Bay’s Transformers films were among the first to perform better overseas than domestically, and his over-the-top, chaotic style helps explain why: You don’t need to be able to speak English, or have much in the way of a nuanced understanding of American culture, to enjoy his noisy robot-fighting spectacles. That sort of entertainment doesn’t require any translation. In a global box office environment, then, his incoherence becomes a commercial virtue.

Bay’s commercial savvy extends to smaller films like 13 Hours as well. With its specifically American heroes and military context, it isn’t the sort of film that tends to bring in big bucks overseas. But it is the sort of movie that has proven a hit with American audiences, especially in the middle of January.

To wit: Lone Survivor, a $40 million adaptation of Marcus Luttrell’s tale of a small group of soldiers who come under attack in Afghanistan, brought in a respectable $125 million in domestic earnings after opening nationally during the second weekend of January in 2013. And in 2014, American Sniper — another R-rated, mid-budget tale of modern warfare — grew into a giant hit, earning $350 million after expanding into wide release on the same weekend.

The box office success of both of those films was powered to a large extent by conservative viewers and conservative media. The marketing for 13 Hours is following suit. Not only has the film received significant discussion on Fox News, but ads have touted raves from conservative media luminaries like Megyn Kelly and Stephen Hayes. The idea is to leverage its perceived politics for box office gain in hopes of producing another American Sniper–size success story. It’s a business decision as much as a political statement.

That business decision doesn't appear to have paid off, however. 13 Hours opened in a disappointing fourth place over the weekend, pulling in just $16 million, suggesting that the movie's overtly political advertising strategy may have had limited appeal — and perhaps even turned off some viewers. As it turns out, then, Bay's commercial savvy may not extend all that far beyond the more populist summer fare he's typically known for.

Michael Bay is a populist crowd pleaser

John Krasinski in 13 Hours
Max Martini in 13 Hours.

Bay, of course, is rumored to be a not-so-secret conservative himself. And his films certainly seem to offer some hints in that direction: They frequently fetishize service members and military hardware, and they tend to portray governments and bureaucracy as ineffectual, self-interested, and incompetent. In his first Transformers film, all the Decepticons (the bad guy robots) were government vehicles, while all the good guy robots were American-made cars. In his asteroid disaster movie Armageddon, the good guys were a team of oil rig workers who demanded to never pay taxes again in exchange for saving the planet. 13 Hours certainly seems to have pleased conservative writers who’ve seen it already.

Bay prefers not to talk too overtly about his politics, telling Mother Jones that he doesn’t "feel the need to go out and tell people what to believe politically," but also saying that America has "a very ineffectual government."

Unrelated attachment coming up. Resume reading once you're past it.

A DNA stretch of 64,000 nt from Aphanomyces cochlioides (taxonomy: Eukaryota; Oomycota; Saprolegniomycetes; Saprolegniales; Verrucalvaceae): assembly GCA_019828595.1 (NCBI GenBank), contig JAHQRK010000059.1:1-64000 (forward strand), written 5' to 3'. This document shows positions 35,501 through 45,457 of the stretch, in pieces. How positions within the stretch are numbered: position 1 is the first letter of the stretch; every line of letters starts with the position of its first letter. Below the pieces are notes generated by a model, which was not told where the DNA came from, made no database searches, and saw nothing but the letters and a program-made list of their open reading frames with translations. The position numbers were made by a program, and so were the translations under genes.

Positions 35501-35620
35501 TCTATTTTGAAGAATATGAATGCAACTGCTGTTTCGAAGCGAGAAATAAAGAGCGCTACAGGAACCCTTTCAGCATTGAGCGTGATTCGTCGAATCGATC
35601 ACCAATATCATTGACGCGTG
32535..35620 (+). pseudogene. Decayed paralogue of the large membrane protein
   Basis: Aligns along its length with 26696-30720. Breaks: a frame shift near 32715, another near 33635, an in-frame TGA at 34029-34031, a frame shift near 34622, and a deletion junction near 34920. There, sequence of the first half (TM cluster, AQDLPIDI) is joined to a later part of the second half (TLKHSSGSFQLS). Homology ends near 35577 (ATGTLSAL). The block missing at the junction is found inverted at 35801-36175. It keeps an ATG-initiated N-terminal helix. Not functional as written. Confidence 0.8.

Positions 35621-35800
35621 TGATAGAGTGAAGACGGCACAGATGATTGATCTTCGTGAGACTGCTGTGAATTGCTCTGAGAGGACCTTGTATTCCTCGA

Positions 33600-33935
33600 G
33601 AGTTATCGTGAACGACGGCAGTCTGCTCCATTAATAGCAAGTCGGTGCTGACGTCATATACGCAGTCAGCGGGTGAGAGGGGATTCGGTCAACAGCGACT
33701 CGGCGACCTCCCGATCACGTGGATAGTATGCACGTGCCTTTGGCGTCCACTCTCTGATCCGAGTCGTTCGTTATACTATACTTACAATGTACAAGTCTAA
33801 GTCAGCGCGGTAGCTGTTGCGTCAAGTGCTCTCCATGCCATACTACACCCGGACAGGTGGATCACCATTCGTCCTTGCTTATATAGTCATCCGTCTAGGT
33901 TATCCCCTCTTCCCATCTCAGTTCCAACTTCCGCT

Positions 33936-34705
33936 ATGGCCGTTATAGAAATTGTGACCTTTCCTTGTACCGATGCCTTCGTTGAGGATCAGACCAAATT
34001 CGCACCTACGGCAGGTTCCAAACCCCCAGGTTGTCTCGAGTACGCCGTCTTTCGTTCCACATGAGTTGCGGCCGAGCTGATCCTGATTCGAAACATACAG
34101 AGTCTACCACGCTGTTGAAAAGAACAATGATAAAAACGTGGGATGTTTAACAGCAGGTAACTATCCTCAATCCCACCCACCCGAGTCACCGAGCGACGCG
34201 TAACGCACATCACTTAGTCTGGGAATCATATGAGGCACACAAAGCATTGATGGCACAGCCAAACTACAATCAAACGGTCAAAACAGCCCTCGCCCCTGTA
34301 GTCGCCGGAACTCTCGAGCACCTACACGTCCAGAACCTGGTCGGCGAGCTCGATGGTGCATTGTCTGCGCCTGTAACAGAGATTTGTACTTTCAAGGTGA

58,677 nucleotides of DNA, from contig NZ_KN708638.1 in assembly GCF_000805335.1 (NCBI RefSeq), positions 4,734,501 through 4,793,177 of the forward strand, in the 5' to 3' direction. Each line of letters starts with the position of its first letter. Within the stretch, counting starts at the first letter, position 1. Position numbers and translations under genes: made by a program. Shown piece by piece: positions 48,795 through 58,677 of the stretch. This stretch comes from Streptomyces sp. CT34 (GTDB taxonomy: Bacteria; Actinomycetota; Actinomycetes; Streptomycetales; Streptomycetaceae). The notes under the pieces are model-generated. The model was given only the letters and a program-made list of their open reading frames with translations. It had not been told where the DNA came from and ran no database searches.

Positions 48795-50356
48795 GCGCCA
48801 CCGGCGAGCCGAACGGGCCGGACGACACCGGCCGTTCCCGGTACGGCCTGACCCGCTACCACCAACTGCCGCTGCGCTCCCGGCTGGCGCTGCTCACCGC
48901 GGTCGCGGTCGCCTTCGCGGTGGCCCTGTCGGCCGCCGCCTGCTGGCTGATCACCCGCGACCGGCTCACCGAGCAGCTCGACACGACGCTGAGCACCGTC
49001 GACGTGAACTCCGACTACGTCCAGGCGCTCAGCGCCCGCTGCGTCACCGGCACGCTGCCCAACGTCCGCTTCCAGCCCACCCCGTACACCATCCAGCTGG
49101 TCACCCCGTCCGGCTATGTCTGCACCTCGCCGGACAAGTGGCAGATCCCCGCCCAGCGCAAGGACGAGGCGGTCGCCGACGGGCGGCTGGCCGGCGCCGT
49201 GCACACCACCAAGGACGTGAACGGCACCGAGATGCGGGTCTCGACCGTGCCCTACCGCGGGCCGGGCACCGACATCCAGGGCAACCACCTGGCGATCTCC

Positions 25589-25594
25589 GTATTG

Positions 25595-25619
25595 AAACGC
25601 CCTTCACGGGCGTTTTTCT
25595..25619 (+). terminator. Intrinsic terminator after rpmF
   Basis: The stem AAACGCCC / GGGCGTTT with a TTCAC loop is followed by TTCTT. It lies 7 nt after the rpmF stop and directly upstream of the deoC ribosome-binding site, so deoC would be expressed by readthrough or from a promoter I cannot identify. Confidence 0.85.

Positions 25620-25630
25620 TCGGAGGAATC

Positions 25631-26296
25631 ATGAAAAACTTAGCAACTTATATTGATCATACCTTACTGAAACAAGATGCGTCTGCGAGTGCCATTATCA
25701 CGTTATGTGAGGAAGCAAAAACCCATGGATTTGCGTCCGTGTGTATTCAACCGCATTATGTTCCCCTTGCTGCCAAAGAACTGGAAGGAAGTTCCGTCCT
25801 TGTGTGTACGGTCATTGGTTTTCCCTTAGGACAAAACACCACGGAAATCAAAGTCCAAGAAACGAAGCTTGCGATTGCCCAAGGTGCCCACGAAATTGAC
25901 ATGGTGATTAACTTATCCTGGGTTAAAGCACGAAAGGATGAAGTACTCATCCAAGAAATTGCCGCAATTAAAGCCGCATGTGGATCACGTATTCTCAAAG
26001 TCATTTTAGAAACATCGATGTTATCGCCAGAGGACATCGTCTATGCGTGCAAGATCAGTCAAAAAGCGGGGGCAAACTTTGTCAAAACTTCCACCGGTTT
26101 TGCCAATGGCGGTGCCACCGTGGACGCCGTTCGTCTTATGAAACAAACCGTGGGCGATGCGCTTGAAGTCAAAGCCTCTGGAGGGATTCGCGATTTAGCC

It’s the sort of careful, suggestive statement that hints his politics probably lean to the right. But it’s also the kind of thing that a lot of people who don’t identify as conservative might agree with. That’s typical for Bay.

Overall, his films traffic more in exuberant, vulgar populism than in anything like explicit conservatism. His movies, especially his R-rated films, are packed with bloody violence and explicit sexuality. His dim view of government’s managerial competence is balanced somewhat by his awestruck approach to its war machinery and spaceflight programs (NASA plays a major part in saving the planet in Armageddon).

Even 13 Hours comes across as wary of foreign interventions. Discussing the death of one of the characters, a private security contractor laments that "he died in a place he didn’t need to be, in a battle over something he didn’t understand, in a country that meant nothing to him."

Bay, in other words, is less a right-wing filmmaker and more of a populist crowd pleaser who unapologetically makes movies for the masses, both at home and abroad.

Michael Bay is utterly self-aware

Bay’s movies may look chaotic and messy, but he always knows exactly what he’s doing. And in the right venue, he’s willing to poke fun at his own image. One of Bay’s best films is 2013's Pain & Gain, an R-rated crime comedy based on the true story of a group of not-very-smart weight lifters who get involved in a criminal extortion and kidnapping scheme that goes horribly wrong. It’s vulgar, crude, and often hilarious (many of Bay’s movies are surprisingly funny), and in many ways serves as a sendup of the sort of macho, hyper-masculine action posing that Bay tends to play essentially straight in his more mainstream films.

And then there’s this Verizon commercial, in which Bay, playing himself, calls his own directing "genius," declares that he "demands things to be awesome," and then sets off a bunch of random explosions:

That’s the real promise of Bay’s movies: that regardless of anything else, they will be awesome, and every frame will be packed with awesome things: awesome robots, awesome cars, awesome chases, awesome explosions.

More than anything else, it’s his ability to consistently deliver on that promise that has made him such a successful and powerful filmmaker.